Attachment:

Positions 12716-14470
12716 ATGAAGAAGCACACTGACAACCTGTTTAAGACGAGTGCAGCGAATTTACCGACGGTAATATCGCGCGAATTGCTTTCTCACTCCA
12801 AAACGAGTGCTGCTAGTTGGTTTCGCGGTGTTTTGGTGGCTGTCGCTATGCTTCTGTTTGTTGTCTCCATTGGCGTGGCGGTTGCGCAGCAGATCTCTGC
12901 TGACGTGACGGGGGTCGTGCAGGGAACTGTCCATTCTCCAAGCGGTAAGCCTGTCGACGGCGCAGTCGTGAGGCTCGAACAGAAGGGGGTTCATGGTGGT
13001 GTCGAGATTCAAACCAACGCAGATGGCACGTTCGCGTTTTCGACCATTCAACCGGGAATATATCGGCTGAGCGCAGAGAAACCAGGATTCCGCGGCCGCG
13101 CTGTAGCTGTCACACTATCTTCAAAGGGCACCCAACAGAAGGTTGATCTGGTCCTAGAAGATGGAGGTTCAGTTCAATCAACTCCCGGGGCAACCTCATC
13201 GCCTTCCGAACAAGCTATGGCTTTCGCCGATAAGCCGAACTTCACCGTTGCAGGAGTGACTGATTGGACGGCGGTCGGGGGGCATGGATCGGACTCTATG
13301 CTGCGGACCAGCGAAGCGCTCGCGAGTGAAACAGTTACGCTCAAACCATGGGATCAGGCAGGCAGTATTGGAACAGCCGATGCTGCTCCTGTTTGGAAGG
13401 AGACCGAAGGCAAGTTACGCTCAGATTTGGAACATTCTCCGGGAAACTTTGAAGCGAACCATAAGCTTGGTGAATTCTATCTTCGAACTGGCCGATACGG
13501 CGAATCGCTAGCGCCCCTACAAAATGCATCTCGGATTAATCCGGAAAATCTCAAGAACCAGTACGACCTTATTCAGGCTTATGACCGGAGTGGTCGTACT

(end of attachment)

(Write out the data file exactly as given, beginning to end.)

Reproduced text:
Positions 12716-14470
12716 ATGAAGAAGCACACTGACAACCTGTTTAAGACGAGTGCAGCGAATTTACCGACGGTAATATCGCGCGAATTGCTTTCTCACTCCA
12801 AAACGAGTGCTGCTAGTTGGTTTCGCGGTGTTTTGGTGGCTGTCGCTATGCTTCTGTTTGTTGTCTCCATTGGCGTGGCGGTTGCGCAGCAGATCTCTGC
12901 TGACGTGACGGGGGTCGTGCAGGGAACTGTCCATTCTCCAAGCGGTAAGCCTGTCGACGGCGCAGTCGTGAGGCTCGAACAGAAGGGGGTTCATGGTGGT
13001 GTCGAGATTCAAACCAACGCAGATGGCACGTTCGCGTTTTCGACCATTCAACCGGGAATATATCGGCTGAGCGCAGAGAAACCAGGATTCCGCGGCCGCG
13101 CTGTAGCTGTCACACTATCTTCAAAGGGCACCCAACAGAAGGTTGATCTGGTCCTAGAAGATGGAGGTTCAGTTCAATCAACTCCCGGGGCAACCTCATC
13201 GCCTTCCGAACAAGCTATGGCTTTCGCCGATAAGCCGAACTTCACCGTTGCAGGAGTGACTGATTGGACGGCGGTCGGGGGGCATGGATCGGACTCTATG
13301 CTGCGGACCAGCGAAGCGCTCGCGAGTGAAACAGTTACGCTCAAACCATGGGATCAGGCAGGCAGTATTGGAACAGCCGATGCTGCTCCTGTTTGGAAGG
13401 AGACCGAAGGCAAGTTACGCTCAGATTTGGAACATTCTCCGGGAAACTTTGAAGCGAACCATAAGCTTGGTGAATTCTATCTTCGAACTGGCCGATACGG
13501 CGAATCGCTAGCGCCCCTACAAAATGCATCTCGGATTAATCCGGAAAATCTCAAGAACCAGTACGACCTTATTCAGGCTTATGACCGGAGTGGTCGTACT